Daniel: Obviously it’s a fairy tale to think that frequentists should analyse any data making assumptions out of thin air without considering the context and meaning of the data. That’s just childish as a slag against frequentism. Frequentists can use growth models, you know. Ask a stupid enough Bayesian to analyse these data without context, and they will assume exchangeability (because “I don’t know about any dependence”), use a default prior, and will end up in the very same mess.

The point of the example is that often there are ways in which the frequentist conception of IID draws from a distribution is strongly violated, and it can be without us knowing about it.

The reason why that is important to remember is the way Frequentist methods are sold. They’re pretty much sold as:

1) Everything is IID draws from a distribution

2) By pure mathematical logic, some statistics calculated from data of type (1) are mathematically guaranteed to be sampled from approximately a certain distribution regardless of the distribution in (1)

3) Therefore inference about the future is mathematically guaranteed to be within some small bounds of the truth.

(2) is a correct mathematical statement about high complexity random sequences. (3) would in fact be true if (1) were true… But (1) ISN’T TRUE

The sequence (1) and (2) therefore (3) is strongly predicated on (1) being not just approximately true, but really quite true. And yet, it’s easy to think up situations such as the growing ficus tree where it’s violated.

And stuff is analyzed without properly “considering the context and meaning of the data” ALL THE TIME. This is more or less the entire field of Machine Learning. It’s also common enough in Medicine and Biology, where people simply do t-tests or run ANOVA procedures because “that’s what you do”.

Bayesian methods are sold as “if you make this assumption about what you know, then you should think that xyz is true”… This makes a “GIGO” interpretation fairly obvious. But too many people take my step (1) as simply god-given, and then my step (2) seems like magic that makes meaningless data turn into inference through mathematical attractors like the Central Limit Theorem.

Frequentist statistics can be done right. But FAR too often they’re done like this cartoon of mine.

Who sells frequentism like this? Certainly not me.

You’re right that frequentist methods are often misused in cartoonish ways. But what about Bayesians who assume exchangeability without discussing it, use default or convenience priors without exploring the implications, discussing the subject matter background (or discussing it in a single sentence regarding a single aspect of their prior so that they could claim it “encodes information”) or doing any kind of sensitivity analysis etc.?

Appropriate and correct application of statistics is no Bayes vs. frequentistm issue.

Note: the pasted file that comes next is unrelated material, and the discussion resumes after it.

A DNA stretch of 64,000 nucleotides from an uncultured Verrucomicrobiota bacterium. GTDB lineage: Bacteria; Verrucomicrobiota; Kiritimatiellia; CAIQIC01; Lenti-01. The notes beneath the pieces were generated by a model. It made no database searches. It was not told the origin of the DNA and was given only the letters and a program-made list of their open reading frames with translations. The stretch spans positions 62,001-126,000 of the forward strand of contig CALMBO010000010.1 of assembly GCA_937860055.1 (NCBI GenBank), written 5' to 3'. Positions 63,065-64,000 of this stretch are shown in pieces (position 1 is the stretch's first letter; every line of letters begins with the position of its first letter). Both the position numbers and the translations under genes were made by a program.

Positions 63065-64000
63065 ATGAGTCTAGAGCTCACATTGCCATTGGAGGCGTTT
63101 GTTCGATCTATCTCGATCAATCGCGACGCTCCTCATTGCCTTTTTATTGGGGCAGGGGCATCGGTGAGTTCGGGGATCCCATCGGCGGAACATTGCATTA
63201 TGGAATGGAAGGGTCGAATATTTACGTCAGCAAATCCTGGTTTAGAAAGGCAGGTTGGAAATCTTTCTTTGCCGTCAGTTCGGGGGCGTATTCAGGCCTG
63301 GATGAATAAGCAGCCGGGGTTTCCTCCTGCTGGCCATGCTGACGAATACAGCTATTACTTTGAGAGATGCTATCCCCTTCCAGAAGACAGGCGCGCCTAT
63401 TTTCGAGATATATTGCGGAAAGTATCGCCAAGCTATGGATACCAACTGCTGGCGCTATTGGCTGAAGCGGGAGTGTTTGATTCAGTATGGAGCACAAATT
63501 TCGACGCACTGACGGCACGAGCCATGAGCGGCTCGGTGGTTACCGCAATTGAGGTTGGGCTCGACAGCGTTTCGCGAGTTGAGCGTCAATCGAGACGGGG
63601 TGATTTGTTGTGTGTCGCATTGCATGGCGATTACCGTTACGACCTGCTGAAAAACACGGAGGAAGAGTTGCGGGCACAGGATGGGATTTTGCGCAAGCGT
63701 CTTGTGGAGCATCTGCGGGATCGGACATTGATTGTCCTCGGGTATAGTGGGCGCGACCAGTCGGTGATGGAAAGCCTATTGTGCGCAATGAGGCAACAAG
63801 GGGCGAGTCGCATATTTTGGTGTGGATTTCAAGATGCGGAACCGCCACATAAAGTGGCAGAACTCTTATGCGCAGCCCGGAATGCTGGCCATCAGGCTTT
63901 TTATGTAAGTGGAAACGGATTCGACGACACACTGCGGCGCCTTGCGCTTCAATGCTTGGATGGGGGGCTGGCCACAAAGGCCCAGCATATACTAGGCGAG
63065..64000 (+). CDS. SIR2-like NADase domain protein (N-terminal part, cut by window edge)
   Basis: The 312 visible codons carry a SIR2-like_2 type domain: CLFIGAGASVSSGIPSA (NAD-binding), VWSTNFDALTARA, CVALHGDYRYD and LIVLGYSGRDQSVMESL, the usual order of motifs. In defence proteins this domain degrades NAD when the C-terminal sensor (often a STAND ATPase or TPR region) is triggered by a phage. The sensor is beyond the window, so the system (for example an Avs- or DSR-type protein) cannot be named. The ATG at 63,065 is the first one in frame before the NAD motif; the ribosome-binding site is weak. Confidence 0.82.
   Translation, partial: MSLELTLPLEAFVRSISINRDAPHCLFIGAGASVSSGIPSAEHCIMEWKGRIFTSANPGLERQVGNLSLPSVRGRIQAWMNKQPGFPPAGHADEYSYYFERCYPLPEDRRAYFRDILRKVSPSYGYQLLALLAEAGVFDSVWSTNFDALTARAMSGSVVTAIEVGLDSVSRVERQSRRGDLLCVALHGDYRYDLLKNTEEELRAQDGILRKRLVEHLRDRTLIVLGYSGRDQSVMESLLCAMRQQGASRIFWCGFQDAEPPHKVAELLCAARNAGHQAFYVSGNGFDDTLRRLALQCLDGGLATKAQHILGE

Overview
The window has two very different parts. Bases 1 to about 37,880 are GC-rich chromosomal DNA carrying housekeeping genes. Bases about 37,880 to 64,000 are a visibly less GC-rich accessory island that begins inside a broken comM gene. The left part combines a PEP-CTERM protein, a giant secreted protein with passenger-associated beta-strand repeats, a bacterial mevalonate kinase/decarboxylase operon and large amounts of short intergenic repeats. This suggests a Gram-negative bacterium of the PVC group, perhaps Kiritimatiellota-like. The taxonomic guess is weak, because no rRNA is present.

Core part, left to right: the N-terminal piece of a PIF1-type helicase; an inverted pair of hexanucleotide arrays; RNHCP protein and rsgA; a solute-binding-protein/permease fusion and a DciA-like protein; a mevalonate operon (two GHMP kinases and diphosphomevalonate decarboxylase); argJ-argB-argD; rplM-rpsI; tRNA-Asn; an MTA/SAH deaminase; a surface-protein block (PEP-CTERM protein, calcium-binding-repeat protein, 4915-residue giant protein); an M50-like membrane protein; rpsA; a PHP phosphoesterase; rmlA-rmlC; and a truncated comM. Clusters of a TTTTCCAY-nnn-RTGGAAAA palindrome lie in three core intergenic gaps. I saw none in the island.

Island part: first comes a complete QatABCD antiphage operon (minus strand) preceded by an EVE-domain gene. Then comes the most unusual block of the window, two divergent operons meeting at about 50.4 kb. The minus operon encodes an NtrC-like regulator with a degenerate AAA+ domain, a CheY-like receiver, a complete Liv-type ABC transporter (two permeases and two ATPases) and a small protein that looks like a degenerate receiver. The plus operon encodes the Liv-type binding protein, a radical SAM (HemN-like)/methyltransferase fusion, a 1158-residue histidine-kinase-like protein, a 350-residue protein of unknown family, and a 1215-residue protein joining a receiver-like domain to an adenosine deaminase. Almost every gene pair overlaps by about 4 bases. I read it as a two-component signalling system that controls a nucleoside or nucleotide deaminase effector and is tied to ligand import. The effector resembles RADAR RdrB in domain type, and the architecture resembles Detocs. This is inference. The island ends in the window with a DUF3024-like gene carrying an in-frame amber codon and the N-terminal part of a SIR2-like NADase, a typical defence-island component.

I would say that textbooks appear to sell Frequentism like this. They discuss things like CLTs all the time but it would be exceedingly rare to see them discuss whether the idea of a random process is even a meaningful model of say a medical intervention. The random process is always assumed on the front end in my experience. perhaps I’m not up to date on the latest in stats textbooks. I’d love to see an alternative.

PS: If I draw 10 applied Bayesian papers at random, I’m pretty sure that max 2 will explain in any detail how the chosen prior reflects their belief/knowledge.

I would say that textbooks appear to sell Frequentism like this. They discuss things like CLTs all the time but it would be exceedingly rare to see them discuss whether the idea of a random process is even a meaningful model of say a medical intervention. The random process is always assumed on the front end in my experience. perhaps I’m not up to date on the latest in stats textbooks. I’d love to see an alternative.

Can you show me a textbook that says the things explicitly that you claim they say?

I agree that they don’t usually discuss such issues enough and in enough depth, however that’s different from saying “it is sold as if everything is iid draws from a distribution”.

Well, I can see what you mean thinking a bit about how examples are usually presented. I should certainly not try to defend a majority of textbooks that I don’t like for such reasons.

The thing is, they cater for an audience that wants cookbook recipes and doesn’t want to be told that what they are taught comes with problems, requirement for conscientious thought, decisions, and responsibility. Both frequentists and Bayesians who want to teach their stuff well have a hard time reaching such an audience. I know what I’m talking about.

“…I should certainly not try to defend a majority of textbooks that I don’t like for such reasons.